The Mahindra Group is seeing a new, big and emerging opportunity in the growing population of old vehicles. Almost in tandem with the government’s plans to lay out end-of-life norms for vehicles, Mahindra Group company Mahindra Intertrade is scouting for a place in Maharashtra or Gujarat to set up the first vehicle scrapping plant, through its 50:50 joint venture with MSTC Ltd (a government of India enterprise).
Speaking to Autocar Professional, Sumit Issar, MD, Mahindra Intertrade, says that the first plant should be operational by April next year. “The investment amount we have taken is a very sizeable amount for this portfolio. It’s not just one plant. We are looking at huge investments across the country. We are now expanding our reach of collection for the vehicles across the country. So, a lot of centres will be coming up across India,” he says. The investments will be “huge” as the company sees a very strong business potential in breaking down vehicles. In 10 years or so, the market size could be US$4-5 billion, according to Issar.
The Ministry of Road Transport and Highways (MoRTH) of the government of India is batting for the scrappage policy. It wants to put a standard operating procedure in place for the first scrappage policy of the country. Three key pillars for it would be easier deregistration of vehicles to be scrapped, environment-friendly processes of breaking down vehicles, and an efficient recycling process.
Currently, the vehicle scrappage business is highly unorganised. The entry of players like Mahindra Intertrade and MSTC will not only help it become organised but also facilitate the growth of another industry – refurbished components. In addition, the scrapped metal could become raw material for the steel industry. “Every tonne of new steel manufactured from scrap steel saves a substantial amount of iron ore, coal, electricity and limestone. This initiative would also lead to forex savings. Secondly, steelmakers in India import more than five million tonnes of scrap a year for recycling into finished steel,” says Issar.
Promise of better resale value
Mahindra Intertrade plans to leverage the strong presence of M&M’s mobility, farm equipment and CV businesses to scale up the new initiative, even as it will buy vehicles of all brands to scrap. “Our advantage is the number of dealerships and contact points we have across India. You can’t get into this business if you are not scalable,” says Issar.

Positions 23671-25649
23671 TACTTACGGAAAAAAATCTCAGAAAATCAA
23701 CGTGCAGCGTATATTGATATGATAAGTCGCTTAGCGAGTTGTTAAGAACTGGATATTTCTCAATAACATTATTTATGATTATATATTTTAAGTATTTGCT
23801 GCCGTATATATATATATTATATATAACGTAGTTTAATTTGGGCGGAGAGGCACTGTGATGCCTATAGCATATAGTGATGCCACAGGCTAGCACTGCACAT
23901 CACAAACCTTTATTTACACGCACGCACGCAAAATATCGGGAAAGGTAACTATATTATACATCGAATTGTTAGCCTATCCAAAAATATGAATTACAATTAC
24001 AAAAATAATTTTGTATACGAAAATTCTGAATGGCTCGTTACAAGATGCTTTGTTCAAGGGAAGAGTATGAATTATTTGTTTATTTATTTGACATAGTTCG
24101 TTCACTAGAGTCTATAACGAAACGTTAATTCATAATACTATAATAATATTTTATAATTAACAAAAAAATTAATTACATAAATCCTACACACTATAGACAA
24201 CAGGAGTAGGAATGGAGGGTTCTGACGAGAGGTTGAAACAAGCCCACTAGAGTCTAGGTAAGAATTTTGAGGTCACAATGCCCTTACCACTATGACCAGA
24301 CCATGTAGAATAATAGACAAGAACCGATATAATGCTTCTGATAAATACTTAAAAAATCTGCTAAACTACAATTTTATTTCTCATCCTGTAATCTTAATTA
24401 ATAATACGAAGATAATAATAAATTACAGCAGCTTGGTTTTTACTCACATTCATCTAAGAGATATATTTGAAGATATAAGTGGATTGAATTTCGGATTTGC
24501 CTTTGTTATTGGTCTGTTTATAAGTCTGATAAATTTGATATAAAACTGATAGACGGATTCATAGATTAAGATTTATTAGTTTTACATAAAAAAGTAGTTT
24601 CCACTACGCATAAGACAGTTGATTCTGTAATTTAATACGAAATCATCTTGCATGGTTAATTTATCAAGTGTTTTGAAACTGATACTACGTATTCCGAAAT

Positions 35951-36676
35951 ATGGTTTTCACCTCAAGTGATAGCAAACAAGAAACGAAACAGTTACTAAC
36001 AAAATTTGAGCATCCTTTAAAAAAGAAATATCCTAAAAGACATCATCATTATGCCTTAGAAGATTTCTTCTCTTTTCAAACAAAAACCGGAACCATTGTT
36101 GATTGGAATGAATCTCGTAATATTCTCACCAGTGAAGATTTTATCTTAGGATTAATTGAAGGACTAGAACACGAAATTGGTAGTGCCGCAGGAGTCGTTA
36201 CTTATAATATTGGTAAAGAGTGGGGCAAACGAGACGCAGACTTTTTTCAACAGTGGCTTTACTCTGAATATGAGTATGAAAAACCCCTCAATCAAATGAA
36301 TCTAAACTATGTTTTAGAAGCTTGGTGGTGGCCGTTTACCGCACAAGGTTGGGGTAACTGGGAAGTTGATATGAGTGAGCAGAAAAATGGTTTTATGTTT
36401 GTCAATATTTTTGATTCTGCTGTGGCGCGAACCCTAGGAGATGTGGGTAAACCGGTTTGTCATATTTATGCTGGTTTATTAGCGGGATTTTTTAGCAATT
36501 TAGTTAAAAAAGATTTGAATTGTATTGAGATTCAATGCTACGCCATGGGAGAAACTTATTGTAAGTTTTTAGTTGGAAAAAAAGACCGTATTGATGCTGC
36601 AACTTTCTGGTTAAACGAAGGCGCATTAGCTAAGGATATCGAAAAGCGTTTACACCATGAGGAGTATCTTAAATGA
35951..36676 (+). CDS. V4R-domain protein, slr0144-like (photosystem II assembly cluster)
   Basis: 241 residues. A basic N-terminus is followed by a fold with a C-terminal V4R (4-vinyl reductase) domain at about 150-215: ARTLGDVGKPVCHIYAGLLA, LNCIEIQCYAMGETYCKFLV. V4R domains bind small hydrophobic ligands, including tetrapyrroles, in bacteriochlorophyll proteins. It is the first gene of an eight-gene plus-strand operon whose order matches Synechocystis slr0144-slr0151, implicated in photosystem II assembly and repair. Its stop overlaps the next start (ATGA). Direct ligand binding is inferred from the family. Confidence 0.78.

Mahindra Intertrade will also pitch its scrappage channels to users of old cars as a better way to dispose their cars. It plans to offer more than what an unorganised scrap dealer would offer. This approach is expected to “pull” customers towards the scrappage centres of Mahindra Intertrade. As compared to the conventional scrappage centres, where the process of breaking down vehicles is manual and time consuming, the Mahindra Intertrade-MSTC centres will have equipment that will do the job faster and more efficiently. The shredding machine is expected to the job of breaking down a vehicle, in half an hour or so. The process factor aside, how will Mahindra Intertrade offer a better value to the customer of an old car? “The cost per car of crushing and making into recycling will be much lesser for us. But the kind of materials we can get out of that car and what we can recycle, will give us an extra value,” shares Issar.
Vijay Arora, vice-president, Mahindra Intertrade, also sees the new business as a pitch to customers as a good way to buy peace of mind as there’s no scope of any misuse of their cars.
With all plans in pace, if things go as planned, Mahindra Intertrade sees a network of 8-10 scrappage centres across the country. MSTC will have the “first right of joining” in the expansion plans. But what if the policy implementation gets delayed, or doesn’t turn out to be as expected? “As it stands today, we know there is no policy. We do have a backup plan B and backup plan C ready. We know that we can’t just rely on the policy. It will be really great to have it but surely we have a plan B and plan C ready,” concludes Issar.
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